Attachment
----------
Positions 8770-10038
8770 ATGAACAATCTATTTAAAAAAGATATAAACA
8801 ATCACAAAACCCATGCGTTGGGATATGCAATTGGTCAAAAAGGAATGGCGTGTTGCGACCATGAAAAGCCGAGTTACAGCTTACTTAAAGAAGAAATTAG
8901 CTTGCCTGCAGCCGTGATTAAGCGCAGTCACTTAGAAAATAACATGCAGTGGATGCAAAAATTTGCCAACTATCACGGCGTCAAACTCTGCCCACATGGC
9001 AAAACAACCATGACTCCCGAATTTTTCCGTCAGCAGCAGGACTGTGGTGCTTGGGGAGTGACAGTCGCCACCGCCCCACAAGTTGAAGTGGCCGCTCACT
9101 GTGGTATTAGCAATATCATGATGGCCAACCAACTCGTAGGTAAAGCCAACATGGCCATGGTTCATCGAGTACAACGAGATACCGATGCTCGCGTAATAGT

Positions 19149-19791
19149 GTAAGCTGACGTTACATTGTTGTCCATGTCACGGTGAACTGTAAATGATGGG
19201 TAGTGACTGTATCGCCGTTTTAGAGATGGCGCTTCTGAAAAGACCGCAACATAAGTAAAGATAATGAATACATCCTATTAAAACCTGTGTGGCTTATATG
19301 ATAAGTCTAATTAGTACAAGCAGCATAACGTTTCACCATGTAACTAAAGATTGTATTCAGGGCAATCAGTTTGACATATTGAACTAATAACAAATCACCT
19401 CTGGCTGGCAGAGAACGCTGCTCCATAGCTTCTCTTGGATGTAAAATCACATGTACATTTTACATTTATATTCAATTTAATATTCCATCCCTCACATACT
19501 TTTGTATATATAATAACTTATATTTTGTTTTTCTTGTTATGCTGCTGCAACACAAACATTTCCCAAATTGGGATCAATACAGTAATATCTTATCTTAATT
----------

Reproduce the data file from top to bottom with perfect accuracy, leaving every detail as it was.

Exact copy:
Positions 8770-10038
8770 ATGAACAATCTATTTAAAAAAGATATAAACA
8801 ATCACAAAACCCATGCGTTGGGATATGCAATTGGTCAAAAAGGAATGGCGTGTTGCGACCATGAAAAGCCGAGTTACAGCTTACTTAAAGAAGAAATTAG
8901 CTTGCCTGCAGCCGTGATTAAGCGCAGTCACTTAGAAAATAACATGCAGTGGATGCAAAAATTTGCCAACTATCACGGCGTCAAACTCTGCCCACATGGC
9001 AAAACAACCATGACTCCCGAATTTTTCCGTCAGCAGCAGGACTGTGGTGCTTGGGGAGTGACAGTCGCCACCGCCCCACAAGTTGAAGTGGCCGCTCACT
9101 GTGGTATTAGCAATATCATGATGGCCAACCAACTCGTAGGTAAAGCCAACATGGCCATGGTTCATCGAGTACAACGAGATACCGATGCTCGCGTAATAGT

Positions 19149-19791
19149 GTAAGCTGACGTTACATTGTTGTCCATGTCACGGTGAACTGTAAATGATGGG
19201 TAGTGACTGTATCGCCGTTTTAGAGATGGCGCTTCTGAAAAGACCGCAACATAAGTAAAGATAATGAATACATCCTATTAAAACCTGTGTGGCTTATATG
19301 ATAAGTCTAATTAGTACAAGCAGCATAACGTTTCACCATGTAACTAAAGATTGTATTCAGGGCAATCAGTTTGACATATTGAACTAATAACAAATCACCT
19401 CTGGCTGGCAGAGAACGCTGCTCCATAGCTTCTCTTGGATGTAAAATCACATGTACATTTTACATTTATATTCAATTTAATATTCCATCCCTCACATACT
19501 TTTGTATATATAATAACTTATATTTTGTTTTTCTTGTTATGCTGCTGCAACACAAACATTTCCCAAATTGGGATCAATACAGTAATATCTTATCTTAATT